bilvaiḥ kapitthair jambīrair
tasmin saraḥ suvipulaṁ
śakuntaiś ca kala-svanaiḥ
cakrāhvaiḥ sārasair api
śobhitaṁ tīra-jaiś cānyair
nityartubhir alaṁ drumaiḥ
bilvaiḥ—bilva trees; kapitthaiḥ—kapittha trees; jambīraiḥ—jambīra trees; vṛtaḥ—surrounded by; bhallātaka-ādibhiḥ—bhallātaka and other trees; tasmin—in that garden; saraḥ—a lake; su-vipulam—which was very large; lasat—shining; kāñcana—golden; paṅka-jam—filled with lotus flowers; kumuda—of kumuda flowers; utpala—utpala flowers; kahlāra—kahlāra flowers; śatapatra—and śatapatra flowers; śriyā—with the beauty; ūrjitam—excellent; matta—intoxicated; ṣaṭ-pada—bees; nirghuṣṭam—hummed; śakuntaiḥ—with the chirping of birds; ca—and; kala-svanaiḥ—whose songs were very melodious; haṁsa—swans; kāraṇḍava—kāraṇḍavas; ākīrṇam—crowded with; cakrāhvaiḥ—cakrāvakas; sārasaiḥ—cranes; api—as well as; jalakukkuṭa—water chickens; koyaṣṭi—koyaṣṭis; dātyūha—dātyūhas; kula—flocks of; kūjitam—murmured; matsya—of the fish; kacchapa—and tortoises; sañcāra—because of the movements; calat—agitating; padma—of the lotuses; rajaḥ—by the pollen; payaḥ—the water (was decorated); kadamba—kadambas; vetasa—vetasas; nala—nalas; nīpa—nīpas; vañjulakaiḥ—vañjulakas; vṛtam—surrounded by; kundaiḥ—kundas; kurubaka—kurubakas; aśokaiḥ—aśokas; śirīṣaiḥ—śirīṣas; kūṭaja—kūṭajas; iṅgudaiḥ—iṅgudas; kubjakaiḥ—kubjakas; svarṇa-yūthībhiḥ—svarṇa-yūthīs; nāga—nāgas; punnāga—punnāgas; jātibhiḥ—jātīs; mallikā—mallikās; śatapatraiḥ—śatapatras; ca—also; mādhavī—mādhavīs; jālakādibhiḥ—jālakās; śobhitam—adorned; tīrajaiḥ—growing on the banks; ca—and; anyaiḥ—others; nitya-ṛtubhiḥ—in all seasons; alam—abundantly; drumaiḥ—with trees (bearing flowers and fruits).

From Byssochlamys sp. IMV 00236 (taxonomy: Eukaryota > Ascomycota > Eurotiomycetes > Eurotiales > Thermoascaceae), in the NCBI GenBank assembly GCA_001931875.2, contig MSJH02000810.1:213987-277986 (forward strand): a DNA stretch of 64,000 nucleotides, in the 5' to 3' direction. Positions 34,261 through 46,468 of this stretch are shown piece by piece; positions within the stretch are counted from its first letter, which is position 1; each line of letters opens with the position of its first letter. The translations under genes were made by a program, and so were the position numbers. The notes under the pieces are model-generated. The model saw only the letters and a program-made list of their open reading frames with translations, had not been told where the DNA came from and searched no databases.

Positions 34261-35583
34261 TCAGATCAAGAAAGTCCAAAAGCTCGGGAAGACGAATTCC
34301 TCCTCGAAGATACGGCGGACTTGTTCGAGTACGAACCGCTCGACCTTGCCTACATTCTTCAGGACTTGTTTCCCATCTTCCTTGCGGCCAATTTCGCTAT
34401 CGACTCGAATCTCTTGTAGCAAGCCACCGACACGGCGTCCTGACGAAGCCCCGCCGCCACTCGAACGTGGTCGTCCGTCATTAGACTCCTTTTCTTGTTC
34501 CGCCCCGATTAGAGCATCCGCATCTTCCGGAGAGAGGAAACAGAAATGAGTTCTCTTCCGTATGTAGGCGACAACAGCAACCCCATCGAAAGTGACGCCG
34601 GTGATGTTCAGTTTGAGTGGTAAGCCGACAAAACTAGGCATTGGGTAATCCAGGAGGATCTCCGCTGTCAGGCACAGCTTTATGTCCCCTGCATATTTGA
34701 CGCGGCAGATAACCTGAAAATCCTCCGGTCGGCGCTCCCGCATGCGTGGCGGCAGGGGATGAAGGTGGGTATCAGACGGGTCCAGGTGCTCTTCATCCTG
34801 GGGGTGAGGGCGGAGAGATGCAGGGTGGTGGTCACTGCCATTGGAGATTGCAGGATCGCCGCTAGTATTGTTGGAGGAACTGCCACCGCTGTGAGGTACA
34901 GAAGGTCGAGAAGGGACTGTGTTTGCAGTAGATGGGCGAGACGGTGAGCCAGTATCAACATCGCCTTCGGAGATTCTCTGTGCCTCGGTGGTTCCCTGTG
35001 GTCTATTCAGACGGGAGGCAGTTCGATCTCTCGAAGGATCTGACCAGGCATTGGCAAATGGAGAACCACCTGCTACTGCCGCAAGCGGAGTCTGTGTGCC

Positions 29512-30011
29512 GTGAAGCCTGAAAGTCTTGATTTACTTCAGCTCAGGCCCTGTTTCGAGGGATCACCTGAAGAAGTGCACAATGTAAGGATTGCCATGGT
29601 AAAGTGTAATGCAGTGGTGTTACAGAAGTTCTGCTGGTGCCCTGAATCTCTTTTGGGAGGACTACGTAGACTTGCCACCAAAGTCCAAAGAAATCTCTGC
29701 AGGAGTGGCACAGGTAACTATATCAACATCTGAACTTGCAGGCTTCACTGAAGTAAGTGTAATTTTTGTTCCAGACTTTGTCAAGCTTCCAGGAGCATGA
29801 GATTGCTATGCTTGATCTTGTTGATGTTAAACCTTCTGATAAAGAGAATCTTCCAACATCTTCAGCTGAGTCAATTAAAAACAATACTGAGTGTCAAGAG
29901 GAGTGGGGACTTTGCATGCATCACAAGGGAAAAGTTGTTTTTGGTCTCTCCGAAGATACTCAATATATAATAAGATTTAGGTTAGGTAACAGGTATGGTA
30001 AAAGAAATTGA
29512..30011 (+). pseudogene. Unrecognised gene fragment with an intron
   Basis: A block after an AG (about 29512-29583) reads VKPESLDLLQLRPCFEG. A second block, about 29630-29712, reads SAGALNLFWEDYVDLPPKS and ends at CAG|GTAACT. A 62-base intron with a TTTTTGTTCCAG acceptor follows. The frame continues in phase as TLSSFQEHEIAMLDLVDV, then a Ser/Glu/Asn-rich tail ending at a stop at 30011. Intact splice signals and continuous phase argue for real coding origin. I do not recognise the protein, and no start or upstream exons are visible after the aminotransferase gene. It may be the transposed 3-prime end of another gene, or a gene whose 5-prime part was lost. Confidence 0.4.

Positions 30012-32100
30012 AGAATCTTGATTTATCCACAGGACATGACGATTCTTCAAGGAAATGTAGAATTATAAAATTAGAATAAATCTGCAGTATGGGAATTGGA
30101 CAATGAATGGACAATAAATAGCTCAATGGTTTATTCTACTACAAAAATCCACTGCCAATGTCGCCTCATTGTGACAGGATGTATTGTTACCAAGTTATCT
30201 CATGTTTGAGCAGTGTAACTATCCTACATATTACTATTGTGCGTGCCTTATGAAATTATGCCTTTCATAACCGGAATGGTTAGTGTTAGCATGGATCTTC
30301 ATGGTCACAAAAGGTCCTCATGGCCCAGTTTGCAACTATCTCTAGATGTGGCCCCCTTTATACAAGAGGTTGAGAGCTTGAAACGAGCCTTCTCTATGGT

In that garden there was a very large lake filled with shining golden lotus flowers and the flowers known as kumuda, kahlāra, utpala and śatapatra, which added excellent beauty to the mountain. There were also bilva, kapittha, jambīra and bhallātaka trees. Intoxicated bumblebees drank honey and hummed with the chirping of the birds, whose songs were very melodious. The lake was crowded with swans, kāraṇḍavas, cakrāvakas, cranes, and flocks of water chickens, dātyūhas, koyaṣṭis and other murmuring birds. Because of the agitating movements of the fish and tortoises, the water was decorated with pollen that had fallen from the lotus flowers. The lake was surrounded by kadamba flowers, vetasa flowers, nalas, nīpas, vañjulakas, kundas, kurubakas, aśokas, śirīṣas, kūṭajas, iṅgudas, kubjakas, svarṇa-yūthīs, nāgas, punnāgas, jātīs, mallikās, śatapatras, jālakās and mādhavī-latās. The banks were also abundantly adorned with varieties of trees that yielded flowers and fruits in all seasons. Thus the entire mountain stood gloriously decorated.
Judging from the exhaustive description of the lakes and rivers on Trikūṭa Mountain, on earth there is no comparison to their super-excellence. On other planets, however, there are many such wonders. For instance, we understand that there are two million different types of trees, and not all of them are exhibited on earth. Śrīmad-Bhāgavatam presents the total knowledge of the affairs of the universe. It not only describes this universe, but also takes into account the spiritual world beyond the universe. No one can challenge the Śrīmad-Bhāgavatam’s descriptions of the material and spiritual worlds. The attempts to go from the earth to the moon have failed, but the people of earth can understand what exists on other planets. There is no need of imagination; one may take actual knowledge from Śrīmad-Bhāgavatam and be satisfied.
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